A GeneTiC sequenCe: GeneTiCAlly disCriminATinG

You learned the alphabet in kindergarten. It was probably in a more “A, B, C, D” elementary fashion instead of the “G, A, T, C,” biochemistry style. I’m pretty confident that at this young age we were not aware that two seemingly insignificant letters placed in the wrong order could imply life or death.

The two letters for breast cancer are “A” and “G”. In the NOVA’s “Cracking the Code of Life”, part 14 examines the repercussions of being tested and diagnosed. For sisters, Lyssa Kaplast and Laura Seigle, letters “A” and “G” have altered their lives and the lives of their family. At only 34 years of age, Lyssa was diagnosed with breast cancer. Since this malignancy is possibly innate, Laura and her daughter had the opportunity to test if their letters were in order. Her daughter, at 18, decided not to be tested just as I have chosen.

My grandpa died of pancreatic cancer. This is an inherited genetic disease. I am also 18 and personally have chosen not to be tested. I have chosen not to be limited and to fit into another disease statistic. Passing the potential trait onto my future children, I believe, is extremely controversial. Are we tiptoeing across the line of eugenics? Will the perfectionist developments of Brave New World’s society be integrated in ours?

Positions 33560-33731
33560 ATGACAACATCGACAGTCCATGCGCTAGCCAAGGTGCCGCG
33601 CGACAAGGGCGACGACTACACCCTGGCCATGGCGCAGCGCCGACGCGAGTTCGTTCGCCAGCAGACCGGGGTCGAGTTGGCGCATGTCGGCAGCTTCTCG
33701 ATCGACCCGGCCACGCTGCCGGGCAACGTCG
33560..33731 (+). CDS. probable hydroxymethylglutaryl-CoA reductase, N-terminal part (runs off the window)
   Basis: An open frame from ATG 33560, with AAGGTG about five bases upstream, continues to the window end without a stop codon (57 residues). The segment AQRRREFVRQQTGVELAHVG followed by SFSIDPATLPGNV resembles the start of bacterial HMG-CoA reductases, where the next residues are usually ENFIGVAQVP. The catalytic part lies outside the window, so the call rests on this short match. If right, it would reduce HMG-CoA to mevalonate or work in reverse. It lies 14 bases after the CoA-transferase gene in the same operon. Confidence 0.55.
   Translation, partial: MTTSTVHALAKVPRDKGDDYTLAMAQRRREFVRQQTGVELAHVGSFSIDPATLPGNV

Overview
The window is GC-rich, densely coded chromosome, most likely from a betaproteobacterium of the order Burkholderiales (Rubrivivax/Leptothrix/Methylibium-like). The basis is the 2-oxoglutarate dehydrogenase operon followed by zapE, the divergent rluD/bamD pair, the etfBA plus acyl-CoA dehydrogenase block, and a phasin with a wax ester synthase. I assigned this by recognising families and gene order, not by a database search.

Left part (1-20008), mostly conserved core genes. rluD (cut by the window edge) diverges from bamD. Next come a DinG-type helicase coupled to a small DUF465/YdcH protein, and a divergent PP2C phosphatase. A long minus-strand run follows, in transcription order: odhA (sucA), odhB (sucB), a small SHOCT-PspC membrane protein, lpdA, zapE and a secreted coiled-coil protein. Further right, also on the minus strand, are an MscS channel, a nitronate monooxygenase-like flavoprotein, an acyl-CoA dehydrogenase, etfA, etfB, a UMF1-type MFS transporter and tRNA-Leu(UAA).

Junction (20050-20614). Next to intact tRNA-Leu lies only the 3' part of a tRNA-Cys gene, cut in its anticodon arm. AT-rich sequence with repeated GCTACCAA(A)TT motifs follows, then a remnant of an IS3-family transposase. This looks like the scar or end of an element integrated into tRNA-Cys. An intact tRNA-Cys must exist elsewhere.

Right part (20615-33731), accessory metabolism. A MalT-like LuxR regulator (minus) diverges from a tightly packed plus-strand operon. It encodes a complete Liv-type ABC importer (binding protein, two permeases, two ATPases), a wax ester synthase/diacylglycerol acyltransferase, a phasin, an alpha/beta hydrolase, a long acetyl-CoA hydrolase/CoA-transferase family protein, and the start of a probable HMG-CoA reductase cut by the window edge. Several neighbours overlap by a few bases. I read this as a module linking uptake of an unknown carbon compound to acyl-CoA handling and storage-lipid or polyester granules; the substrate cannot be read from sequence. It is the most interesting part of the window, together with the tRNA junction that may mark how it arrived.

Since the first gene sequence targeting Huntington’s disease was discovered in 1983, we have been aware of possible testing methods. Suppose someone was tested, found to possess the gene mutation, and decided to not reproduce. Instead, they created their children from test tubes. It is hard to say if we are mutually selecting our future generations in this manner.  Essentially, we are slowly but surely eliminating disease and genetically discriminating.

The Typical Family Dinner in Brave New World
In a way, Laura’s daughter and I are indirectly rejecting the possible upcoming society proposed in Brave New World. If this phenomenon becomes more apparent, one day we too could become a part of the caste of Alphas, Betas, Gammas, Deltas and Epsilons. Learning the alphabet is mandatory; learning the biochemist styled alphabet for your genome is optional. Laura’s daughter and I have chosen to make my genetic makeup a mystery.


NOVA “Cracking the Code of Life” Program 14



~ by katherinennelson on January 31, 2010.

One Response to “A GeneTiC sequenCe: GeneTiCAlly disCriminATinG”

  1. You bring up a very personal issue. We have the right to choose. Given our family history, we can choose not to reproduce given our chances of passing on undesirable traits to our children. We also have the right to choose whether we get genetic testing. However, these genetic testings do not say with certainty if a person will get this disease or this cancer. In my opinion, knowing your odds doesn’t make me anymore convinced that I wouldn’t someday get this disease. I think taking necessary precautions and opting for regular screenings is much more effective than results from a genetic test.

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